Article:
HBCUs Taking Action to Protect Students, Faculty and Staff From COVID-19

Colleges and universities across the United States are taking extended spring breaks and using that time to transition instruction online due to the COVID-19 pandemic. Here is a summary of what is happening at a group of HBCUs. Note, that the situation is very fluid and changes are likely to occur.

Howard University in Washington, D.C., is planning to move all classes to an online format beginning on March 23. However, students are permitted to remain living on campus.

Students at the four historically Black state universities in Maryland – Coppin State University, the University of Maryland Eastern Shore, Bowie State University, and Morgan State University – closed early this week for spring break. The universities are going to hold all instruction online for at least two weeks after the end of spring break. Students are not expected to return to campus before April 6.

All institutions in the University of North Carolina System – including its HBCUs – will transition from in-person instruction to a system of alternative course delivery, where possible and practical, no later than March 20. Alternative course delivery will begin on March 23 and last indefinitely.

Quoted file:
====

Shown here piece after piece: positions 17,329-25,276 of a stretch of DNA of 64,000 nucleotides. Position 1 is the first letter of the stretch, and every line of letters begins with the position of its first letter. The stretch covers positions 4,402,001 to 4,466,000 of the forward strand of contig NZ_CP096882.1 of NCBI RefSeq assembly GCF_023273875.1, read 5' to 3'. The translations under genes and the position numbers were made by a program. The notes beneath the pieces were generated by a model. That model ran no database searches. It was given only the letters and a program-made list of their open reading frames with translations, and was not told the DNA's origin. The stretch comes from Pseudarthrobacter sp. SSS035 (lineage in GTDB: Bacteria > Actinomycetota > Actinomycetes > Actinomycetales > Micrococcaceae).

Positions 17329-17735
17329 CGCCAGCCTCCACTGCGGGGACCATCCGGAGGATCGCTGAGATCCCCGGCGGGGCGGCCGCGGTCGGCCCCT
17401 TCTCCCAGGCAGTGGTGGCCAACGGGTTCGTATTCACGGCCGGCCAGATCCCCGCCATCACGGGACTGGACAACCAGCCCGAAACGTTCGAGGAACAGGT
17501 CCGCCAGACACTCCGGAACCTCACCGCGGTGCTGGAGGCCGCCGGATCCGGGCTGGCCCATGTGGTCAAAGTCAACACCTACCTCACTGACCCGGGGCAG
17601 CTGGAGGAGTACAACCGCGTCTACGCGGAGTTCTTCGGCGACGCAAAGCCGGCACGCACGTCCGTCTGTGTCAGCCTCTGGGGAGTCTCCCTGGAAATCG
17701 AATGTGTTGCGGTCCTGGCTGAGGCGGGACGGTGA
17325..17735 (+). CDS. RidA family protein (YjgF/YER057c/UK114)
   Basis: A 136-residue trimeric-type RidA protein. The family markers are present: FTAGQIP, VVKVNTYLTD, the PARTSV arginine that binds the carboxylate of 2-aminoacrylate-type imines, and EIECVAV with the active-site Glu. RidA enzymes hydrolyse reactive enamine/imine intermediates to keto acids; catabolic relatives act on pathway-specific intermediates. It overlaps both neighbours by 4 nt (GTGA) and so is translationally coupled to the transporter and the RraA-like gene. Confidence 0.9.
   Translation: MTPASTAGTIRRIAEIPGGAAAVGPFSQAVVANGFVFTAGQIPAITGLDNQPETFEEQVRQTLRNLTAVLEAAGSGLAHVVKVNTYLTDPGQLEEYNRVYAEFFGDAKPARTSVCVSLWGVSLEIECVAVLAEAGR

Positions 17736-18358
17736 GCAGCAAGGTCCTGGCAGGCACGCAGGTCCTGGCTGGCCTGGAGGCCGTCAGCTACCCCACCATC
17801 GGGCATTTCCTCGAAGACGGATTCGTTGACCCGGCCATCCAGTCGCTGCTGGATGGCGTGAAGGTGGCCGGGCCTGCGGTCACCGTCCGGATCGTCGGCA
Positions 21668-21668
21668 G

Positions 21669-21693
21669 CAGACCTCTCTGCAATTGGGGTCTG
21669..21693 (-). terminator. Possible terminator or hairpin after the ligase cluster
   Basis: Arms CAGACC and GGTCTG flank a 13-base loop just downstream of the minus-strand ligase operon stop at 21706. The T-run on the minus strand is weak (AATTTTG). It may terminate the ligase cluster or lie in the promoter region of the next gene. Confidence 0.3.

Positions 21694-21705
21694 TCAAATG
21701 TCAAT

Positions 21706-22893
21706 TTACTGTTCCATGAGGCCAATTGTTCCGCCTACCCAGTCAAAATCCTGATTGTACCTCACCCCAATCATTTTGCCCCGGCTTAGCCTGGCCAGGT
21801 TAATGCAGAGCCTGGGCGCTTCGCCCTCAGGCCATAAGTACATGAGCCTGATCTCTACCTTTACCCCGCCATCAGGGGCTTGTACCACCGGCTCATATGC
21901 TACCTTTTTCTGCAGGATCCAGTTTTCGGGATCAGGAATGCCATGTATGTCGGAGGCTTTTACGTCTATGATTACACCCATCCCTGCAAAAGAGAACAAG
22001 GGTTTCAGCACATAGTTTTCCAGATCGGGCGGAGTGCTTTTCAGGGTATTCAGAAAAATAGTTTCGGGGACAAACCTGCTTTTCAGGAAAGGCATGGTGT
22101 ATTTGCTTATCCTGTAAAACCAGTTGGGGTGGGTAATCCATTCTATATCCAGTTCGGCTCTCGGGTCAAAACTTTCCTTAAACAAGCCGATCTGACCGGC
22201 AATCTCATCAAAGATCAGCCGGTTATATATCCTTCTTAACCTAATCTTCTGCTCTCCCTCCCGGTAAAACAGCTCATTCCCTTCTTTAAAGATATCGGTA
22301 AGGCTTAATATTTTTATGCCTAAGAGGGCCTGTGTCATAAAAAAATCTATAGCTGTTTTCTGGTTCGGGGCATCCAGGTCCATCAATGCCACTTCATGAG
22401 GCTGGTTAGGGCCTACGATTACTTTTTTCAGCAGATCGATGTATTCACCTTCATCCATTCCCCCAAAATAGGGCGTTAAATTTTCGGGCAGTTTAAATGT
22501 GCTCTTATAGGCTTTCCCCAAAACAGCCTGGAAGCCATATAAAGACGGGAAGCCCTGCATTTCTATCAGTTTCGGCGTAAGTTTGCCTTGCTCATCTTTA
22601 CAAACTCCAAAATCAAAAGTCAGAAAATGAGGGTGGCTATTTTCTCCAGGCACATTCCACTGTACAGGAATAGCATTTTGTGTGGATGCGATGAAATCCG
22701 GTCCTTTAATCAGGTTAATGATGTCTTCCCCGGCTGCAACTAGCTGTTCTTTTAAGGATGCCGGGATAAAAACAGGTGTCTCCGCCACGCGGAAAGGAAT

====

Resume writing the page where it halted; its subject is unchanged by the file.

After initially deciding to remain open and continue face-to-face classroom instruction, the University of Georgia System reversed its decision a few hours later and decided to close all universities in the University of Georgia System for two weeks. This includes the historically Black institutions: Albany State University, Fort Valley State University, and Savannah State University. During this period, the universities will assess their capabilities to move all instruction online.

Hampton University in Virginia is canceling all in-person classes effective Friday, March 13 through Friday, April 3. All instruction will move online for that time period.

Norfolk State University in Virginia will extend its spring break until March 23. Afterward, all classes will be held online for two weeks.

Claflin University in South Carolina has extended spring break for a week but plans to resume classroom instruction when students return to campus.

All of Mississippi’s state-operated HBCUs will extend their spring break and transition to online instruction on March 23. Students are asked to remain at home.

Delaware State University has asked students who are on spring break not to return to campus until April 6. Those students who remained on campus have been asked to leave. Instruction will continue online beginning March 18.

Morehouse College in Atlanta has extended spring break and asked all students who remained on campus to leave. The college plans to continue instruction only online for the remainder of the spring semester.

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